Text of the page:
mine isn't being noticed by my computer I accidently soderd my micro controller on the wrong side of the circuitboard would that make a difference and do
the batteries have to be in when you program it?

godfreyandthandi says:

Aug 16, 2009. 2:20 AM REPLY

yes and yes.

wadadli says:

Jul 19, 2009. 7:45 AM REPLY

Did somebody say this is an EASY project?

godfreyandthandi says:

Aug 16, 2009. 2:20 AM REPLY

it is...

darkstar1 says:

Aug 6, 2009. 8:41 PM REPLY

Go chelsea

gener_i says:

Jul 28, 2009. 7:01 PM REPLY


Can I replaced you AVR tiny to PIC MCU which is more widely available here in the Philippines,can you recomend what kind or part number of PIC can
replaced you AVR MCU

Javin007 says:
Want.

http://www.instructables.com/id/SpokePOV%3a-LED-Bike-Wheel-Images/

Jul 6, 2009. 11:06 AM REPLY

Redgerr says:

Jul 20, 2009. 12:09 PM REPLY

count me in

james.mcglashan says:

Jul 25, 2009. 7:48 PM REPLY

me too i want

alienresident says:

Jun 18, 2009. 9:27 AM REPLY

Video link update, the link seems to have moved here


http://radiojove.gsfc.nasa.gov/telescope/soldering.htm

PacChild says:

May 30, 2009. 8:10 PM REPLY


I feel like im going to be one of the only people who wont be able to do this, yes i am that clumbsy, is there anywhere that i can buy it done already? planning
to do this summer :P

Notbob says:

Jun 12, 2009. 2:11 PM REPLY

monkey electric sells their own version http://www.monkeylectric.com/m132s.htm


But to my knowledge no one sells these pre-made.

gaias says:

Mar 9, 2009. 11:02 AM REPLY


Hi, how much current does one LED consume? I ask because the datasheet of the 74HC595 states that DC to Vcc or ground in total must be lower than 70
mA.

Derin says:

Apr 10, 2009. 10:57 AM REPLY

LED's draw 20 mA without current limiting.

gaias says:

May 23, 2009. 10:51 AM REPLY


Well, then I would not use this kit in its current state because there is a good chance of destroying the shift registers with the layout obviously used
here. An idea to improve the circuit would be to attach driving transistors to the shift registers. That could easily be done by using ULN2803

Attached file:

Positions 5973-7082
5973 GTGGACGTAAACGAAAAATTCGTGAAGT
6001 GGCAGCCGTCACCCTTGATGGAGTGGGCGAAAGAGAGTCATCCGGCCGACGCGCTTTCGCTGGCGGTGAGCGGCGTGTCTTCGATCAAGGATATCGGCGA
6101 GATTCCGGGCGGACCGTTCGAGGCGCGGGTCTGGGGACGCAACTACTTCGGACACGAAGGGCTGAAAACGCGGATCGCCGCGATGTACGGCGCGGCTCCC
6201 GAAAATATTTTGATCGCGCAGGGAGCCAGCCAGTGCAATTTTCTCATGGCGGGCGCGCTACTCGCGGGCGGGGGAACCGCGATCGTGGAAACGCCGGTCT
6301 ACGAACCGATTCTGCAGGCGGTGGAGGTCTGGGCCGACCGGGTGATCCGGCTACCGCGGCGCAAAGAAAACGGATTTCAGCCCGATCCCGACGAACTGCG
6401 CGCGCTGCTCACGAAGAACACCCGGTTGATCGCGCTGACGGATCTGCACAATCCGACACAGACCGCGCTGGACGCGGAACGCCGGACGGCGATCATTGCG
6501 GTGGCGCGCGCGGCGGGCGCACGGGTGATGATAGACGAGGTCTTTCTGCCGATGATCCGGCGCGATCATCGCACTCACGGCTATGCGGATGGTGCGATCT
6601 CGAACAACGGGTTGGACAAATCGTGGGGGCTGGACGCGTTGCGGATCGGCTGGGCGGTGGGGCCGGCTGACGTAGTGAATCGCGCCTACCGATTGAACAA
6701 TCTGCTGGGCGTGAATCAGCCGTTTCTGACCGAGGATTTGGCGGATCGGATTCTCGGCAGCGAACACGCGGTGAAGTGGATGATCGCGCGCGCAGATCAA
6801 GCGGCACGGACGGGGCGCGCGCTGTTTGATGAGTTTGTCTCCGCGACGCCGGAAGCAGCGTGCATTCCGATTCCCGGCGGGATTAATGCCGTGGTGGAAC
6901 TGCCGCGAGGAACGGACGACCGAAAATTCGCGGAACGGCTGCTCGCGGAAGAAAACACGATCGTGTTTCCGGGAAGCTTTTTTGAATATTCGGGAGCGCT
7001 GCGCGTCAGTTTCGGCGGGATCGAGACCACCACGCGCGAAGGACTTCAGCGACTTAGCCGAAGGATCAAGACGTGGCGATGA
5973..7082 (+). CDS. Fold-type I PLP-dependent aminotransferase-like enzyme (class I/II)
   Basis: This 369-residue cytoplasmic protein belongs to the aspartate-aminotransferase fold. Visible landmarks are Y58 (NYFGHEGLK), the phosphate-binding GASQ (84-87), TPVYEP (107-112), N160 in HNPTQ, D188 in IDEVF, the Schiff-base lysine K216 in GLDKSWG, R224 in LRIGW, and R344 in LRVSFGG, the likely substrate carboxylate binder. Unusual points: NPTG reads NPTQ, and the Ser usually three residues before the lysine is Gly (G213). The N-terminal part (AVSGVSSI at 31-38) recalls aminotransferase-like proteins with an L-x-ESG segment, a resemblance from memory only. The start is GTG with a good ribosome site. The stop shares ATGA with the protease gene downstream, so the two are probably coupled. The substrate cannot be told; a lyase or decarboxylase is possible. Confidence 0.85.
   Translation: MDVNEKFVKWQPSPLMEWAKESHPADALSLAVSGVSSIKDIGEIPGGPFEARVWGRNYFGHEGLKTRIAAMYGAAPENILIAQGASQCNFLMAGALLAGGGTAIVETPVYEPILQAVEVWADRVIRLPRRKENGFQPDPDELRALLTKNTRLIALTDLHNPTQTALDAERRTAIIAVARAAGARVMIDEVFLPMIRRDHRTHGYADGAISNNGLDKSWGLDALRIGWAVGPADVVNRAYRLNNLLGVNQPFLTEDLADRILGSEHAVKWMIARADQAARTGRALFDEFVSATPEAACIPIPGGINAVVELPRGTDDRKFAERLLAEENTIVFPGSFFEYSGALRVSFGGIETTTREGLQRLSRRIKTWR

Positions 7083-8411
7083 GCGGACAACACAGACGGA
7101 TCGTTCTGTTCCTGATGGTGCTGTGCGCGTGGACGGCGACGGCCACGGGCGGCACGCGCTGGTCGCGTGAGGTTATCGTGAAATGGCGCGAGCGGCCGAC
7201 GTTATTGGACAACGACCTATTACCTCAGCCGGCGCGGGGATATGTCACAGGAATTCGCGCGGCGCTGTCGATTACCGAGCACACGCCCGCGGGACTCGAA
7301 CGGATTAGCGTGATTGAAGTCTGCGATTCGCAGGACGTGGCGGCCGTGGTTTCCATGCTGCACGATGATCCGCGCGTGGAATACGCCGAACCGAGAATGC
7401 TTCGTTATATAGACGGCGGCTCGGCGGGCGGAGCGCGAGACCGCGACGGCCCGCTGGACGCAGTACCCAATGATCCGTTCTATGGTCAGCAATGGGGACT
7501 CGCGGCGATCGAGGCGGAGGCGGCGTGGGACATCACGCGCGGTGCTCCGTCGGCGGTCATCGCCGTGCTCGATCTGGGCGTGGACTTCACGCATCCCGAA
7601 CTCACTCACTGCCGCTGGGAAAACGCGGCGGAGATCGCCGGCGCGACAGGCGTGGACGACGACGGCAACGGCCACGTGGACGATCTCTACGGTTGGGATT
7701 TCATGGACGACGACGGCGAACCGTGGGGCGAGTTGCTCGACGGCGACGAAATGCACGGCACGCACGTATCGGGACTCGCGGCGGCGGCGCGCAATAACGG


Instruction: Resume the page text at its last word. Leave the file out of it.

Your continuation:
darlington arrays.

andrecitwo says:

May 15, 2009. 12:10 PM REPLY

Where can i obtain the pcb ??? im in south america(argentina). Can i make it with a pcb and the circuit ????

max1234 says:

Apr 18, 2009. 12:09 PM REPLY


Hei can any one provide me the pcb layout as I do not want to buy the kit. I want to make the whole circuit on my own. please anyonehelp me......

WOW THAT REALLY WORKS! says:

Feb 18, 2009. 2:42 PM REPLY

if u fall all the leds will break... right?

cornflaker says:

Mar 26, 2009. 4:37 AM REPLY

leds are made of plastic not glass...

theycallmeknowledge says:

Mar 20, 2009. 1:29 AM REPLY

very creative.

WOW THAT REALLY WORKS! says:

Feb 17, 2009. 4:19 PM REPLY

Ok i saw this and thought genius so im doing this as my summer project im also makeing the body be a bright bike

gzip says:

Jan 14, 2009. 10:46 PM REPLY


The project is cool but it reads more like a soldering tutorial. A little theory on the components (microcontroller, eeprom, latch, hall effect sensor, dongle, and
software) would go a long way. Otherwise all we're left with is another kit to buy.

http://www.instructables.com/id/SpokePOV%3a-LED-Bike-Wheel-Images/

JellyWoo says:

Mar 1, 2008. 7:57 AM REPLY


what should i buy because when i click the website, you can buy Triple SpokePOV Kit + Dongle + 2 Magnets, SpokePOV Kit, SpokePOV Kit PCB,
SpokePOV Dongle Kit, High-strength 'rare earth' magnet , or SpokePOV microcontroller. Finally how much of each do I have to buy? (i am planning to do
this to both wheels.) Thanks

view all 177 comments

http://www.instructables.com/id/SpokePOV%3a-LED-Bike-Wheel-Images/